Saturday, August 1, 2015

Night fishing produced snook, tarpon, seatrout and beat the July heat

If July wasn't the hottest month I've experienced in Florida, it certainly had to be among the warmest.

Snook hang out around dock lights and often are easy fly-rod targets.
With that in mind, we switched gears a little and got out on many occasions a couple of hours before sunrise in order to avoid the heat and get in on some fine fly fishing.

We've got launches on both sides of Sarasota Bay near lighted docks. That's where snook, tarpon, spotted seatrout, lookdown and occasionally redfish like to hang out.

Dock lights attract small baitfish and shrimp. Those critters attract predator fish.

For this type of fishing, I've found the best action usually takes place on the stronger outgoing tides. If that's not possible, then I'm satisfied as long as the tide is moving decently.

I take a couple of 7- or 8-weight fly rods, loaded with full floating lines and 9- to 10-foot fluorocarbon leaders (20-pound test). My fly of choice is my Gibby's Snook Shrimp, a pattern that has proven to be very effective for night action.

One of the neat things about fishing from a kayak is that you can get pretty close to the fish. That, in effect, eliminates the need for long casts.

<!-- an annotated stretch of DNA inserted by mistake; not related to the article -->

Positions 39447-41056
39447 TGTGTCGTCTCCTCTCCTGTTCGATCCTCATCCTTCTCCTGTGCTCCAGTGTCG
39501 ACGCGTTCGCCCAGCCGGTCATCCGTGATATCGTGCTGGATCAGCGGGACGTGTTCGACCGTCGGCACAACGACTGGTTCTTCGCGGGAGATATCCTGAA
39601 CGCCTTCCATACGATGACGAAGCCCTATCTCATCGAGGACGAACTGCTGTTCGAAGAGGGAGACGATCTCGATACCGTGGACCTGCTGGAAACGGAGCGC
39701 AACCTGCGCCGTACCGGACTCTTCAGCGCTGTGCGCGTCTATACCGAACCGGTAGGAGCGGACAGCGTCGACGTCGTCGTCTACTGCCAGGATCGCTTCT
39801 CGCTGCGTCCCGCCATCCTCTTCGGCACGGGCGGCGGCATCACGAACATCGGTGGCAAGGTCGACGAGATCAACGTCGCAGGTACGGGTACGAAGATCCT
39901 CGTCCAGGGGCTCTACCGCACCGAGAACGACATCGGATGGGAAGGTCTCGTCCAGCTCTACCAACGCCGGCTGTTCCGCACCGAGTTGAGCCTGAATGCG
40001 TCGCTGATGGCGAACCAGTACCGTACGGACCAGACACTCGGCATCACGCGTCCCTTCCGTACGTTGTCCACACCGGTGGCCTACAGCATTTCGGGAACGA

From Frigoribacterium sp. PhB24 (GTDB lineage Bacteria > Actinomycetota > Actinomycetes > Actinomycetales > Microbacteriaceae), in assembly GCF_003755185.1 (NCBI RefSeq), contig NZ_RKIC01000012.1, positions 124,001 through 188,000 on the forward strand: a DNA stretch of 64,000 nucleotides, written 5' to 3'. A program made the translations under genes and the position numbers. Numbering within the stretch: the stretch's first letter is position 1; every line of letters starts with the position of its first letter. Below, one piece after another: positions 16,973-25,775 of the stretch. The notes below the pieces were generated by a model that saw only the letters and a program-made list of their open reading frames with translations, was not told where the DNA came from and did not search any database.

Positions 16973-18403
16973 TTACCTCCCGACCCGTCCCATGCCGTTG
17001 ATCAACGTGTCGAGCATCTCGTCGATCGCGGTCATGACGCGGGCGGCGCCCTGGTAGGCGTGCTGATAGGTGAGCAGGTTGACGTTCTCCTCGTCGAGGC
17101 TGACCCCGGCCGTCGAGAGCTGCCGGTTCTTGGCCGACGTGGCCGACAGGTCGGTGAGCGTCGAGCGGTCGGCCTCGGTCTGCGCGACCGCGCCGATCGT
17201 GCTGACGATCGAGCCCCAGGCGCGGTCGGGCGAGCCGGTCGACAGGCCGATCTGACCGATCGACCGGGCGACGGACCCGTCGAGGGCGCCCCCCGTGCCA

When I get to a dock that I want to fish, I'll figure out which way I'm going to drift and position the kayak. I prefer my kayak to drift with the bow pointing toward the target.

I recently obtained my first NuCanoe Pursuit, a kayak that perfectly suited for night fly fishing. The cockpit is open and uncluttered. In addition, the Pursuit drifts true and isn't affected by wind as much as other brands of kayaks.

As I'm getting ready to fish, I'll pull 10-12 strips of line off the reel, placing them in the cockpit in front of my feet. That's plenty of line if you position your kayak no more than 20-25 feet from your target.

When I'm drifting, I place the paddle across my lap. That makes it easy to make a bow adjustment if needed. I can simply dip the left or right blade in the water to fine tune my bow.

With only 20 feet or line out and being so close to my target, false casting is virtually eliminated. All I have to do is pick my line up on the back cast and lay it down on the forward. I see too many anglers false casting four, five and six times.

The speed of retrieve varies. I've found the best technique is to simply let the fish tell you. Begin with  medium speed and adjust accordingly.

Another key is to watch your fly. Sometimes, snook, tarpon and other species will follow it almost to the kayak. I've had fish take the fly within five feet of the boat. I've seen anglers lift their fly from the water to make another cast while a fish was frantically trying to eat it!

Most lights -- whether above or below the water -- light up the area in a circle. While you'll see many fish in the light, it's not wise to cast right in the middle. I begin by working the edges and into the shadow line. You can work your way toward the middle as you go. If you chance a cast to the middle early on, you risk spooking a majority of the fish.

It's good if you have multiple docks. When you hook a fish or the action slows, you can move to another. You can always return to a hot dock. Things usually will return to normal in about 10 minutes.